The use of critical loads in emission reduction agreements in Europe
- Cite this article as:
- Hettelingh, J.P., Posch, M., De Smet, P.A.M. et al. Water Air Soil Pollut (1995) 85: 2381. doi:10.1007/BF01186190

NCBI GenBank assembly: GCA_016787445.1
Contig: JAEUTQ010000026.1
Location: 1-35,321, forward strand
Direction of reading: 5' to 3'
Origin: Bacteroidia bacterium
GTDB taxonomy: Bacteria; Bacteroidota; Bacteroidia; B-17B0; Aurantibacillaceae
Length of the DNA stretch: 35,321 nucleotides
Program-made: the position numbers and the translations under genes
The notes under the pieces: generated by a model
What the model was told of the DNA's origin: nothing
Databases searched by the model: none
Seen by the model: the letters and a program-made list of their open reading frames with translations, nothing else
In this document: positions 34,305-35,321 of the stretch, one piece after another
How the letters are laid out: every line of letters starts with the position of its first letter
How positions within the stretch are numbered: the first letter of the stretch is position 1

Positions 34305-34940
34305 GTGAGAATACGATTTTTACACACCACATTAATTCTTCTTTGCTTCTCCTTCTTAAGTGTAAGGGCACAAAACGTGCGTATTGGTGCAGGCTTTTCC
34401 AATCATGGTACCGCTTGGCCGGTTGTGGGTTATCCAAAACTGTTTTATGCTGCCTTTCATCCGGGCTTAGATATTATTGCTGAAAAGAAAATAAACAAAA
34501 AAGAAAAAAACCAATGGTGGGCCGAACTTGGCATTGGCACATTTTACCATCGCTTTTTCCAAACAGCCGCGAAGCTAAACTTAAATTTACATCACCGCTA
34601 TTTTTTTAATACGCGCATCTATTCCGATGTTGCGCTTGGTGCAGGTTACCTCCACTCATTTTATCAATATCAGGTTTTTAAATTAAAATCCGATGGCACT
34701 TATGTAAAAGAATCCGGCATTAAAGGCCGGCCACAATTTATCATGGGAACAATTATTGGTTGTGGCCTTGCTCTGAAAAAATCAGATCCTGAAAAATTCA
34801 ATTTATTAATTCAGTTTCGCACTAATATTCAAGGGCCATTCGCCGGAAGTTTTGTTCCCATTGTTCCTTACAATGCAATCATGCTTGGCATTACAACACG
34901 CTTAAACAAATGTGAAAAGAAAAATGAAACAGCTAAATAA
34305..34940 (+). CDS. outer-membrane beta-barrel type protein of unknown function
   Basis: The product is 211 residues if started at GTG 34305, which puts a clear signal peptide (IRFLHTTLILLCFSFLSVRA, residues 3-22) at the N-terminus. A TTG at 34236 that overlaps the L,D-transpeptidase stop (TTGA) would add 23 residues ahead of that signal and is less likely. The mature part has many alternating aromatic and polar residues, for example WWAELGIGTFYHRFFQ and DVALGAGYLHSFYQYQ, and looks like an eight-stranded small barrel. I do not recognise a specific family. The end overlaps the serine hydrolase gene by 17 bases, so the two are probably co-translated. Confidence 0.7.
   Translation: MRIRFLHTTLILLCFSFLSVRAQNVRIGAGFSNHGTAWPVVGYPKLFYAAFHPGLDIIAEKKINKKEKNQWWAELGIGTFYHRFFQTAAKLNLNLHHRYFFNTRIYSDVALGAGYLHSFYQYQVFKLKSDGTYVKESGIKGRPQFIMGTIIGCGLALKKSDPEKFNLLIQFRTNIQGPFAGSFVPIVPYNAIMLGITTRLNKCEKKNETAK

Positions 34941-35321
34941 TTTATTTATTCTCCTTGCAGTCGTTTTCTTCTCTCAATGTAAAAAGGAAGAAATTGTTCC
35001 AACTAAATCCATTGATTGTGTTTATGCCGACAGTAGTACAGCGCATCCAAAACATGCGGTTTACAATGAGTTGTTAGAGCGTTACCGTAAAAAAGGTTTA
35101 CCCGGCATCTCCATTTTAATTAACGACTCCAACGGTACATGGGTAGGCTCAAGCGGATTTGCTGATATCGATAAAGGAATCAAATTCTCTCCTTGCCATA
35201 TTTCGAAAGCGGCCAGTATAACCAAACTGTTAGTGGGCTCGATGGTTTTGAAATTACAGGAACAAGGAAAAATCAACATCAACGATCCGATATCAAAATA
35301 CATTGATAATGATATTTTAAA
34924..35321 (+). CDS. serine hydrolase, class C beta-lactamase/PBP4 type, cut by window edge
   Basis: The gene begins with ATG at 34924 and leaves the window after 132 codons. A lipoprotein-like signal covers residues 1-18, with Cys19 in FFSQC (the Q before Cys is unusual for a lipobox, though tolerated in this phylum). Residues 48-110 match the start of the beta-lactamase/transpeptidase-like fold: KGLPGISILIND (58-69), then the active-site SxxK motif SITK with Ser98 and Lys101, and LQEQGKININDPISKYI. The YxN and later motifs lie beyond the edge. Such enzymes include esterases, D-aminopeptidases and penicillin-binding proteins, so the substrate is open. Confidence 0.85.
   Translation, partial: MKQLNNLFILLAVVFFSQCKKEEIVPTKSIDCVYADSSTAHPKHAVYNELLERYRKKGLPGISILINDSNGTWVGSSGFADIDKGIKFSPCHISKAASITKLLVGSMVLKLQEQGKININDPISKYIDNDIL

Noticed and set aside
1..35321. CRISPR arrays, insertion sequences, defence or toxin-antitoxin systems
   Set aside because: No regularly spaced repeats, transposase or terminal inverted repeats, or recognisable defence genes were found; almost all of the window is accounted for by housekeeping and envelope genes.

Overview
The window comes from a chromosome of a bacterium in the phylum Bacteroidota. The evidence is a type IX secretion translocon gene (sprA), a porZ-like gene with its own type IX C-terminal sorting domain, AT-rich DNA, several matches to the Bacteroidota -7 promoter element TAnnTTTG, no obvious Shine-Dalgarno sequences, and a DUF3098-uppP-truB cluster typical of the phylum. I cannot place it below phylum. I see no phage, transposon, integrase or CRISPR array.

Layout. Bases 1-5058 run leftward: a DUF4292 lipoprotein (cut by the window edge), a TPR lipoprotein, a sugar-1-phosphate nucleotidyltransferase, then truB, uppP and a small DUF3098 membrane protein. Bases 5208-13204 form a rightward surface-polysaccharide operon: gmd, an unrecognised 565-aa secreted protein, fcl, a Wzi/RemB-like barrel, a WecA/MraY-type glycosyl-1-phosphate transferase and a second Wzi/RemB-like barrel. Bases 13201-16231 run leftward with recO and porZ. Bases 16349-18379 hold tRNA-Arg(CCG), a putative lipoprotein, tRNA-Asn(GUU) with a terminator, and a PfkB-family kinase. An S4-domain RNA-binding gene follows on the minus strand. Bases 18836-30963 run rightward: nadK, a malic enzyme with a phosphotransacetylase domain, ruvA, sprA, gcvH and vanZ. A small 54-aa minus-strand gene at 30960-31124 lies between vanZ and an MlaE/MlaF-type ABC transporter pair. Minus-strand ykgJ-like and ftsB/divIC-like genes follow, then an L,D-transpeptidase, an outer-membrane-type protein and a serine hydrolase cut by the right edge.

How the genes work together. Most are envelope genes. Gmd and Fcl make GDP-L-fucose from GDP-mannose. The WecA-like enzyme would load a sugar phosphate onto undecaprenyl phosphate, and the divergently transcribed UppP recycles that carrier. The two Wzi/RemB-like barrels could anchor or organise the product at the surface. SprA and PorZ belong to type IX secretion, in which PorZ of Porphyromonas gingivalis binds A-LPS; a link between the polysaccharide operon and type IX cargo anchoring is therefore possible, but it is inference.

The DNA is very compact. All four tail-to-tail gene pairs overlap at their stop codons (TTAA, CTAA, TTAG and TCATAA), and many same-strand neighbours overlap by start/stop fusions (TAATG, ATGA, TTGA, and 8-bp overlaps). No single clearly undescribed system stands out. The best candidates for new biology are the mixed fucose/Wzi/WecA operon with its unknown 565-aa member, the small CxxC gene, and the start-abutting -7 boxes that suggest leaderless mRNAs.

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Critical loads have been used in the revision of the Sulphur Protocol of the Convention on Long Range Transboundary Air Pollution (LRTAP) of the United Nations Economic Commission for Europe (UN/ECE). Critical loads, i.e. maximum allowable depositions which do not increase the probability of damage to forest soils and surface waters, have been computed and mapped for Europe by means of the Steady-state Mass Balance Method, using national data and, if national data were unavailable, using a European database. Results show that areas with low critical loads are located mostly in northern and central Europe. The reduction of the excess of sulfur (S) deposition over critical loads was a starting point for negotiations leading to the Oslo Protocol on Further Reduction of Sulphur Emissions (the “Second Sulphur Protocol”). The new protocol protects about 81%, 86% and 90% of the ecosystems' area in 2000, 2005 and 2010, respectively. In addition, the total European area in which sulphur deposition exceeds critical loads by more than 500 eq ha−1 yr−1 will be reduced from about 19% in 1980 to practically zero in 2010. Besides these results, a methodology is presented which allows the combined assessment of the acidifying effects of S and N as well as the eutrophying effects of N deposition on ecosystems (so-called critical load functions and the protection isolines derived from them). This methodology is well suited to integrate ecosystem sensitivities into future negotiations on the reductions of nitrogen (N) compounds, taking into account present or anticipated S emissions.